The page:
Northern Meets Southern: Maple Buttermilk Peanut Pie

Casey Barber

by Casey Barber on December 2, 2013

In my long-standing quest to put something other than pumpkin pie on the table every Thanksgiving, I tend to outdo myself attempting to create recipes so indulgent that no one will notice I’m once again breaking with tradition. (Heck, at this point, I think my guests might die of shock if I did acquiesce and bake a round of quivering pumpkin custard.) This year was no different.

maple buttermilk peanut pie, via goodfoodstories.com
Ladies and gentlemen, for your 2013 holiday snacking pleasure, I present the maple buttermilk peanut pie. Taking its cue from the cherpumple—a Frankensteinian dessert that combines cherry, pumpkin, and apple pies inside three layers of cake—and the Southern stack pie, this combo pie brings together two distinguished dessert traditions from two parts of the North American continent. And much like the two protagonists with opposite personalities who are always forced to team up in buddy movies, this duo makes a damn fine pair when thrown together.

The bottom layer pays homage to the South in a thick slab of peanut pie. Like pecan pie, this coastal dessert mixes nuts in a sweet blend of sugar, eggs, and butter. As the pie bakes, the sugary filling thickens and the salty peanuts rise to the top in a crunchy caramelized mass. For my pie, instead of Southern sorghum to sweeten the filling, I snuck in maple syrup for seasonal flavor (and also because you simply cannot go wrong with maple syrup. It cures all ills.)

But wait—there’s more! Baked on top of the peanut filling is a moist buttermilk cake blended with more maple syrup, a version of the French-Canadian pouding chomeur, or “poor man’s pudding.” While the batter is typically dolloped, dumpling-style, into a pan containing rich caramel or maple sauce, I decided to let the sweet-and-salty peanut layer serve in its stead here.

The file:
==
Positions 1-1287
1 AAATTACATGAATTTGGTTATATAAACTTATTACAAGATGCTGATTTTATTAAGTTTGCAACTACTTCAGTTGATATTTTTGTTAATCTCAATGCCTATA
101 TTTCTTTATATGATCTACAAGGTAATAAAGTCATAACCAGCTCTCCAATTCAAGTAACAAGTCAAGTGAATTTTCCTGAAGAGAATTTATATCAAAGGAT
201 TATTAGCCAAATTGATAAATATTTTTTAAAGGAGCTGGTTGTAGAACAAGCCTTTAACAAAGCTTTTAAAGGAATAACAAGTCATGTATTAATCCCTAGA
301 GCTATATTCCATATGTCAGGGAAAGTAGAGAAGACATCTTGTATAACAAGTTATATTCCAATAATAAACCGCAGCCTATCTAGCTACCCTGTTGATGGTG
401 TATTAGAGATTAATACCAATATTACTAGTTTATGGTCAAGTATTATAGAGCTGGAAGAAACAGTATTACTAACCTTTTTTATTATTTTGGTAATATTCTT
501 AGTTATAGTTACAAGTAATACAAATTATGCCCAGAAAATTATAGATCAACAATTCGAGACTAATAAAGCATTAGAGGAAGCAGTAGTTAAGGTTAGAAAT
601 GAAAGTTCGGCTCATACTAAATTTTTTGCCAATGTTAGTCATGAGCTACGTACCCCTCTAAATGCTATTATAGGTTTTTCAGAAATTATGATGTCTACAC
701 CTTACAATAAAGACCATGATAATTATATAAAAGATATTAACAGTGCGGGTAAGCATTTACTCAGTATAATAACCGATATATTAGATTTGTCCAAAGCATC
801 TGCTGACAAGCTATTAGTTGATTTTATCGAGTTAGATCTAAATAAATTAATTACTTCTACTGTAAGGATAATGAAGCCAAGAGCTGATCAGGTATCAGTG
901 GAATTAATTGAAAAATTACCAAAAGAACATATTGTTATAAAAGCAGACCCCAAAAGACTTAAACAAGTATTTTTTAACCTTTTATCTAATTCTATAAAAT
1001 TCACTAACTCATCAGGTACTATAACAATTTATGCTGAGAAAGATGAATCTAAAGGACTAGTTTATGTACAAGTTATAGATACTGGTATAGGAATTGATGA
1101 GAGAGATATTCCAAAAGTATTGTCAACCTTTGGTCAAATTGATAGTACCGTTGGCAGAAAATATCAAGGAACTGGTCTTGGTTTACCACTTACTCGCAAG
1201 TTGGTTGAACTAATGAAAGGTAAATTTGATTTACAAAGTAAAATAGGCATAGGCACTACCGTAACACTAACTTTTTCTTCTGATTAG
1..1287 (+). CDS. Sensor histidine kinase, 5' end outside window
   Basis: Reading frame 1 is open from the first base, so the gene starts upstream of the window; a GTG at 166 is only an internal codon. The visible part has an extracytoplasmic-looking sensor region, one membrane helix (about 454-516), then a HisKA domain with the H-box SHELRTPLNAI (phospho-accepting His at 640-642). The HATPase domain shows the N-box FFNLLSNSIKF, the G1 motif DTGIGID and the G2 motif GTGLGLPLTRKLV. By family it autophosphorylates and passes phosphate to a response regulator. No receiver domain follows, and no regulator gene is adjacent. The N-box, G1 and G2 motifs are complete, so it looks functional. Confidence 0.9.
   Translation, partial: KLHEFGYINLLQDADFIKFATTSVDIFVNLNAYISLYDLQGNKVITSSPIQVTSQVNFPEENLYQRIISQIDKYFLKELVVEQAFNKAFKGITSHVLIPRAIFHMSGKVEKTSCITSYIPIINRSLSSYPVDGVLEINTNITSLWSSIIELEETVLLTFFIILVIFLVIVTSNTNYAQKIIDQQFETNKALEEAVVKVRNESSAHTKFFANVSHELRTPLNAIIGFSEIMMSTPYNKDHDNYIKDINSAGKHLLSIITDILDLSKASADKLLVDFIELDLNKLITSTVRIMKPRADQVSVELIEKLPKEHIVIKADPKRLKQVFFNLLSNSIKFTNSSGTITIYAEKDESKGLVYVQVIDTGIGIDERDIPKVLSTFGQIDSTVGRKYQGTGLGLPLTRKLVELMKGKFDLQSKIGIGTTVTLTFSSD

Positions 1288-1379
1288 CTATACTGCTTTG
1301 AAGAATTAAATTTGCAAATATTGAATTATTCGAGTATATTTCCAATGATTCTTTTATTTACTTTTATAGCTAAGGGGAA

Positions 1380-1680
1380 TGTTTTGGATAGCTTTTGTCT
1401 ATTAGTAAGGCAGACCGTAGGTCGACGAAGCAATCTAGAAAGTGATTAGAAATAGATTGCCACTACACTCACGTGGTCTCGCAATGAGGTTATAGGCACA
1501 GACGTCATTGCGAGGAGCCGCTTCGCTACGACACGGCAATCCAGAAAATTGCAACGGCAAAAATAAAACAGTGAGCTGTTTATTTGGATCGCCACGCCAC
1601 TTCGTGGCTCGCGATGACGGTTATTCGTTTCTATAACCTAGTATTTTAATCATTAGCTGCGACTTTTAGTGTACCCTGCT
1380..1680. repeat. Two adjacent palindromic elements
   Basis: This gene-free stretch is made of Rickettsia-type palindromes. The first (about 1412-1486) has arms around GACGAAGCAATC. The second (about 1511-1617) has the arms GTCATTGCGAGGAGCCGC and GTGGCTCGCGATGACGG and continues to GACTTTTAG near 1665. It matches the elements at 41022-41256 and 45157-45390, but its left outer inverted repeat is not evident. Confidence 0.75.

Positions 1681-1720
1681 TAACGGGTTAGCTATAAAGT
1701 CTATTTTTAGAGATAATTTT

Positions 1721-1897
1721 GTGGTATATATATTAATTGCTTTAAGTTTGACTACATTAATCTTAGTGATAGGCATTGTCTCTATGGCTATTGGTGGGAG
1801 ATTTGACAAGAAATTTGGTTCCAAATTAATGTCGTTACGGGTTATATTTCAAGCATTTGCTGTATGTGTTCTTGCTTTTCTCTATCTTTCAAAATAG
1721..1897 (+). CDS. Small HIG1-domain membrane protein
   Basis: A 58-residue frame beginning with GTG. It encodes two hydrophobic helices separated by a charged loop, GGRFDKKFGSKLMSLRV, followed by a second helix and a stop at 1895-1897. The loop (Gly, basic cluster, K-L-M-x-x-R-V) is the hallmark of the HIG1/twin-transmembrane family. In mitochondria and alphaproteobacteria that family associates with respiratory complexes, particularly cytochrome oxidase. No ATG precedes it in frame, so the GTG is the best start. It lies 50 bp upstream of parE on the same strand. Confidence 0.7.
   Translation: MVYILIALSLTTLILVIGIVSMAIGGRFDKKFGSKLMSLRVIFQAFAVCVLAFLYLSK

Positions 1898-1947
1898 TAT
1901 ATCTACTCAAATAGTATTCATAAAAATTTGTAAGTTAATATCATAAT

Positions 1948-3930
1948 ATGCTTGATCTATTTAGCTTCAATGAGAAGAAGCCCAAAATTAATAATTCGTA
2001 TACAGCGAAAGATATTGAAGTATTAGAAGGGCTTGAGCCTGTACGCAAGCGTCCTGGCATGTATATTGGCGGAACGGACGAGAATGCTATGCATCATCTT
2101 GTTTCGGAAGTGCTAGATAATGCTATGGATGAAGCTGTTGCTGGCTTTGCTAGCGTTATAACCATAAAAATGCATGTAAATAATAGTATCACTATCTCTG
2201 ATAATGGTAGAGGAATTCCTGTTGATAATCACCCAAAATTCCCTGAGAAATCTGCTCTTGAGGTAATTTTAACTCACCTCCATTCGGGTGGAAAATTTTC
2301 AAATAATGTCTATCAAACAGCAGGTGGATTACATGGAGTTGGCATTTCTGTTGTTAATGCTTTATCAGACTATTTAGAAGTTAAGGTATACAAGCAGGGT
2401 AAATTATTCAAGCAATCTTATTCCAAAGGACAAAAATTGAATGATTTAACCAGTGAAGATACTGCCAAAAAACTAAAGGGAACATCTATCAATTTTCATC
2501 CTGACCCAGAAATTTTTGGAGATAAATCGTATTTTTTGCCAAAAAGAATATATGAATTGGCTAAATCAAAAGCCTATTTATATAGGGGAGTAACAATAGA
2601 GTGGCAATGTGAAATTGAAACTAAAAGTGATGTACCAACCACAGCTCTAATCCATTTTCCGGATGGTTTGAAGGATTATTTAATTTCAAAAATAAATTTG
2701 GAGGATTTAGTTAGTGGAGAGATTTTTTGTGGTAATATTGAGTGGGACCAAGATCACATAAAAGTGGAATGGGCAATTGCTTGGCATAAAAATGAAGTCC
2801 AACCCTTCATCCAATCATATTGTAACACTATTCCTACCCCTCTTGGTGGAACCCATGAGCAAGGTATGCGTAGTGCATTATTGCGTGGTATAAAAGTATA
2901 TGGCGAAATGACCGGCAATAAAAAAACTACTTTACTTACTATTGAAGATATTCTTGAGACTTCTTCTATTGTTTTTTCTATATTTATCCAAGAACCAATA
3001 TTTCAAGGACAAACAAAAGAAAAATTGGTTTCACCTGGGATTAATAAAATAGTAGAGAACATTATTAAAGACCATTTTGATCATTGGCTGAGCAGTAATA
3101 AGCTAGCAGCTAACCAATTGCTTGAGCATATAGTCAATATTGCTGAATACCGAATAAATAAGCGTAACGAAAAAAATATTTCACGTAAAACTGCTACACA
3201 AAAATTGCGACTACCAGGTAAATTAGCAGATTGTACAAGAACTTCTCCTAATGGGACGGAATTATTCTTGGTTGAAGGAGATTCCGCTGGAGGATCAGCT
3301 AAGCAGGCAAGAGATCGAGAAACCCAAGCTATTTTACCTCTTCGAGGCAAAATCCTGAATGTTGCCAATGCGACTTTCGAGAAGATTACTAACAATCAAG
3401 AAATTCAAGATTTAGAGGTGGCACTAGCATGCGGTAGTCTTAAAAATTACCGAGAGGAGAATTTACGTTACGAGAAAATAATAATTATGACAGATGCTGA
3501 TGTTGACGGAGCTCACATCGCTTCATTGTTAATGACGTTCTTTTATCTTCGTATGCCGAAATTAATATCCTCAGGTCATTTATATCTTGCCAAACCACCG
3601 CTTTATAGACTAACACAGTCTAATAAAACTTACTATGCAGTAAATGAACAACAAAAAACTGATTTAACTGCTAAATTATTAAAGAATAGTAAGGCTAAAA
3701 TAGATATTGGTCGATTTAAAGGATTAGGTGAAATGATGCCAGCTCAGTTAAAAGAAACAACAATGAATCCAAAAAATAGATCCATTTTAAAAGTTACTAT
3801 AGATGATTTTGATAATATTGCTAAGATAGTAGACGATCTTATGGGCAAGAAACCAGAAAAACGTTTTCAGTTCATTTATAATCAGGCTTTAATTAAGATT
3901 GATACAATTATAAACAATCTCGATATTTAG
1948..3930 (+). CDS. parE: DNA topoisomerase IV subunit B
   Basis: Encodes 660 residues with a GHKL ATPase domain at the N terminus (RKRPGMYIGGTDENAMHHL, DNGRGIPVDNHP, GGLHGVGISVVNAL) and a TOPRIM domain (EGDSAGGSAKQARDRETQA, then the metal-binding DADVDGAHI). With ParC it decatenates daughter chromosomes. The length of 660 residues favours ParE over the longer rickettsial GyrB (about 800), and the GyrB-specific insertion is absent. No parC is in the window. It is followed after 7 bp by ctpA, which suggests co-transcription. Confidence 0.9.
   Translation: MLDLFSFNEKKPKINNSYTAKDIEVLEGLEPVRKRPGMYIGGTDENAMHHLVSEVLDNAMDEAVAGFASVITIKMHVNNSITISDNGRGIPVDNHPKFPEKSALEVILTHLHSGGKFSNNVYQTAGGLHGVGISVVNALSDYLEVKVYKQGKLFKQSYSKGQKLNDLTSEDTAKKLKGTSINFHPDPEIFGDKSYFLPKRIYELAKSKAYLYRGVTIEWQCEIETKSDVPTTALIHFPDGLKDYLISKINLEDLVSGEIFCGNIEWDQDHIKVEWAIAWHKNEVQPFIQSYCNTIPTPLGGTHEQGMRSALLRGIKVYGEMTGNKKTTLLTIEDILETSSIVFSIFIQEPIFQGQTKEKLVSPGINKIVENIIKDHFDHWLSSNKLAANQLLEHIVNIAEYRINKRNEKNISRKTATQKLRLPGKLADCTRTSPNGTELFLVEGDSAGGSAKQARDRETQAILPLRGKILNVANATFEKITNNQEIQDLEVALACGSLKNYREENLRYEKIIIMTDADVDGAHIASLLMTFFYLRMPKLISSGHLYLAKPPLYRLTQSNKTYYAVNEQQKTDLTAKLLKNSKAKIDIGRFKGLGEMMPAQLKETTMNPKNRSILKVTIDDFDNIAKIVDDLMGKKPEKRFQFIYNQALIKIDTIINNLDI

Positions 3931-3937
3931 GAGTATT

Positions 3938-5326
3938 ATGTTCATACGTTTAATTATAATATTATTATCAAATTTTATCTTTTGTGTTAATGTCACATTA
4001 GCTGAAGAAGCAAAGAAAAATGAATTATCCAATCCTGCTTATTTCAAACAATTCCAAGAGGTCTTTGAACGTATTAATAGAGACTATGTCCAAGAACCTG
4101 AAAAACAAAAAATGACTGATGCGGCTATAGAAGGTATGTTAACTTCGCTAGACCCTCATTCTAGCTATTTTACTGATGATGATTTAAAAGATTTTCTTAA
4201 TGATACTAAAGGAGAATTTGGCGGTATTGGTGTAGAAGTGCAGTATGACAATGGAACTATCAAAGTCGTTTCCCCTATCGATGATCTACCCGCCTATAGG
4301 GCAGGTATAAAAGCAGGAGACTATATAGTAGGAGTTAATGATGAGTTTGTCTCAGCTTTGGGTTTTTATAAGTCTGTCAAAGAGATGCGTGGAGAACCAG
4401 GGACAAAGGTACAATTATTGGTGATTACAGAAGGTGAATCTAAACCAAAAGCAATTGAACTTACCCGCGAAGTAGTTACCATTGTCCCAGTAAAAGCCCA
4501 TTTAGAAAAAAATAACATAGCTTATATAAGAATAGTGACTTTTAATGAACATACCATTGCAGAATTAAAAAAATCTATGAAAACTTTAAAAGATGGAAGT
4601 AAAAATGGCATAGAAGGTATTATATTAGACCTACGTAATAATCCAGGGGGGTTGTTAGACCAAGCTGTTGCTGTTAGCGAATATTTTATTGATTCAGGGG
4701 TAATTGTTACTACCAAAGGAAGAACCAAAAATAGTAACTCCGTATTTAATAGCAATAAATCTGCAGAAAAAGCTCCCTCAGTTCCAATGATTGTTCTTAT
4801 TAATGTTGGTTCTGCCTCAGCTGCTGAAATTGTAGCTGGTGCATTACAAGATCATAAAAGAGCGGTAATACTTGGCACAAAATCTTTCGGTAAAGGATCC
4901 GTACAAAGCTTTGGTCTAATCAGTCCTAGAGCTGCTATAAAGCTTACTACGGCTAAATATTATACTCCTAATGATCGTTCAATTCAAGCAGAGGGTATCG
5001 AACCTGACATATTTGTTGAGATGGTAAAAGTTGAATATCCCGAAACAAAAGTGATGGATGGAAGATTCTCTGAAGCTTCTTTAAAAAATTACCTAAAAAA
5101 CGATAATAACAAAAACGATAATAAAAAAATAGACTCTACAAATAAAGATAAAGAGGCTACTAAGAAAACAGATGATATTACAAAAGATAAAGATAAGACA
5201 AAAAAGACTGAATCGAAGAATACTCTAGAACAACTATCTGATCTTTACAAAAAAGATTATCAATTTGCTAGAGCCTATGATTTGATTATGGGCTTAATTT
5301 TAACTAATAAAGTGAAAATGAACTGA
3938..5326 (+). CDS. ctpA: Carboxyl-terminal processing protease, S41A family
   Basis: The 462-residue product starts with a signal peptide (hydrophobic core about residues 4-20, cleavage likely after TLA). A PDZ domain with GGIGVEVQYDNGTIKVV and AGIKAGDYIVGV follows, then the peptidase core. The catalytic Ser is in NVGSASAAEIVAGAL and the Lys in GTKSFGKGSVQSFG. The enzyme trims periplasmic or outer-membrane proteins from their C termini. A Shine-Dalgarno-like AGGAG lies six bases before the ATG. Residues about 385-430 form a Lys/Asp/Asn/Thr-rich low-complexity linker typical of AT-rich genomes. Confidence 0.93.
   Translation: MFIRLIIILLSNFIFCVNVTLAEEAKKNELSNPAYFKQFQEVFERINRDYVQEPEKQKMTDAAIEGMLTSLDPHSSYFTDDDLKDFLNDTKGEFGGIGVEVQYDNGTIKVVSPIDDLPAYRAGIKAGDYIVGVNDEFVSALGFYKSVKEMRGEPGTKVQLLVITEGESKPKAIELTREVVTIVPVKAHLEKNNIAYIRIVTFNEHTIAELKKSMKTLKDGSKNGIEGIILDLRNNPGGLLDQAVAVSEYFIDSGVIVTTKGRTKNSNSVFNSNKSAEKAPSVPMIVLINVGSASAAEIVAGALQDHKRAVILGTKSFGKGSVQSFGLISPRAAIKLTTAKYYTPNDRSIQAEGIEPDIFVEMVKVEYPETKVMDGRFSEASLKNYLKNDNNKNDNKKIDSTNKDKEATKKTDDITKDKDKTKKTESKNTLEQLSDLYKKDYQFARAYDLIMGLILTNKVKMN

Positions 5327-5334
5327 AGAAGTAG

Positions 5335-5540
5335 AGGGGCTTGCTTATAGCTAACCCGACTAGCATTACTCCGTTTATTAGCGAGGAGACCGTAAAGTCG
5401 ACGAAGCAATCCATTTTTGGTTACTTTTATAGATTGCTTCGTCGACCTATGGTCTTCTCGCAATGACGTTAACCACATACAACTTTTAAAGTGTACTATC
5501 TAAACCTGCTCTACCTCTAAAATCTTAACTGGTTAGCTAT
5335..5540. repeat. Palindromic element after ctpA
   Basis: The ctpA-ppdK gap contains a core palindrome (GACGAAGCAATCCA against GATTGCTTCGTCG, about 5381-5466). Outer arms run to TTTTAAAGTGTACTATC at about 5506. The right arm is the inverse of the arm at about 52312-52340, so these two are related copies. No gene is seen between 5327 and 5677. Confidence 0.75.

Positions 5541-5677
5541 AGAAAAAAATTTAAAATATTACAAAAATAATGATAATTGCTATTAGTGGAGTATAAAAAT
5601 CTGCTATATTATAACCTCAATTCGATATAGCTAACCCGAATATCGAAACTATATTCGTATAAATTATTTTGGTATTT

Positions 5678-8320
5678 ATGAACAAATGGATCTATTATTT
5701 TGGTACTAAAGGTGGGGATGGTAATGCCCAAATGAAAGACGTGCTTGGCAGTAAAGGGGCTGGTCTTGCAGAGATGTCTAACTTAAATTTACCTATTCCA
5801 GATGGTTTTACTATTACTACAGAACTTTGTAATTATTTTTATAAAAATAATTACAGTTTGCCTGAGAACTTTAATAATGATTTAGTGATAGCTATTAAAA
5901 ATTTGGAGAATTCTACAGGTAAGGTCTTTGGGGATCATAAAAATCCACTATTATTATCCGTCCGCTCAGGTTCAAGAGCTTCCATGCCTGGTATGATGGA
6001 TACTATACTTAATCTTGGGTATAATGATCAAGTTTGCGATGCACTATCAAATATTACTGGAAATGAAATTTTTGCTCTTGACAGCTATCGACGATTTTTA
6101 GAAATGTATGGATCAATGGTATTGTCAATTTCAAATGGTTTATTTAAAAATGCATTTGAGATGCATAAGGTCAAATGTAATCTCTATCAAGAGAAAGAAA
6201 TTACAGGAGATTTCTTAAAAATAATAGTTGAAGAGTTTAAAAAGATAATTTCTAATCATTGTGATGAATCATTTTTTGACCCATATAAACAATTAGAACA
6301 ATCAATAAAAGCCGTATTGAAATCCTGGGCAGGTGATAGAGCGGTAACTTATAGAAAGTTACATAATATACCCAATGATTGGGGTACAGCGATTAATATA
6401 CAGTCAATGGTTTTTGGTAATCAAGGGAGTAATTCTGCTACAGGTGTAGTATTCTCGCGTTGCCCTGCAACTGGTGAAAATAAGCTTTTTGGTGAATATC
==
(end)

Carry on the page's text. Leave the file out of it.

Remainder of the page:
maple buttermilk peanut pie, via goodfoodstories.com
Make no mistake—with a homemade crust and two separate layers of filling, this is not a pie that comes together quickly. And with a decidedly earthy cream-and-brown color scheme, it’s not going to help you enliven the table with fruity pops of red. However, it is a dessert that has no problem being made in advance and waiting in the wings for its moment of glorious unveiling. (And if it’s not appropriate to go a little bit over the top for a holiday feast, then I’m not sure when it ever would be.)

Besides, if there’s one thing everyone can agree on—Southerners, Yankees, French Canadians, and any other ex-pat or transplant who ends up at your buffet this season—it’s that no one can resist a slice of pie. Dig in.

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{ 9 comments… read them below or add one }

Shaina December 2, 2013 at 11:43 am

I love the cross-cultural mash-up of flavors and textures all in one dessert. Where’s my slice?

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Aimee Wimbush-Bourque December 2, 2013 at 12:43 pm

Casey, this is nothing short of genius! I hold no partiality toward classic pies, so serve me up a slice of your cross-border creation.

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Amber | Bluebonnets & Brownies December 2, 2013 at 12:57 pm

This is fabulous! I am so sorry to have missed the dessert buffet this year. Mostly because we didn’t get to see you, but just a teensy bit to have missed this pie!

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Meghan December 2, 2013 at 1:28 pm

I will eat all of this pie and I will not be sorry.

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Lisa December 2, 2013 at 4:08 pm

Damn.

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Patty December 3, 2013 at 11:56 am

This pie is my destiny. I’m a New Englander with French Canadian roots living in the South. It’ll be on my table for Christmas…if not sooner. Thanks!

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Sarah - A Beach Home Companion December 3, 2013 at 12:52 pm

Ohhhhh, I love this idea. As you know, I love pumpkin and squash, but for some reason, never really learned to appreciate pumpkin pie. Anson loves it though because he gets the whole pumpkin pie to himself.

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Gburg December 3, 2013 at 6:27 pm

That was a mighty tasty pie. I loved it!!!

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Allison December 4, 2013 at 4:49 pm

This is PERFECT! For the first time ever, I didn’t make a pumpkin pie for Thanksgiving this year. We totally survived with the oatmeal pecan pies and coconut creams. This pie, however, is getting added to the Christmas menu right now!

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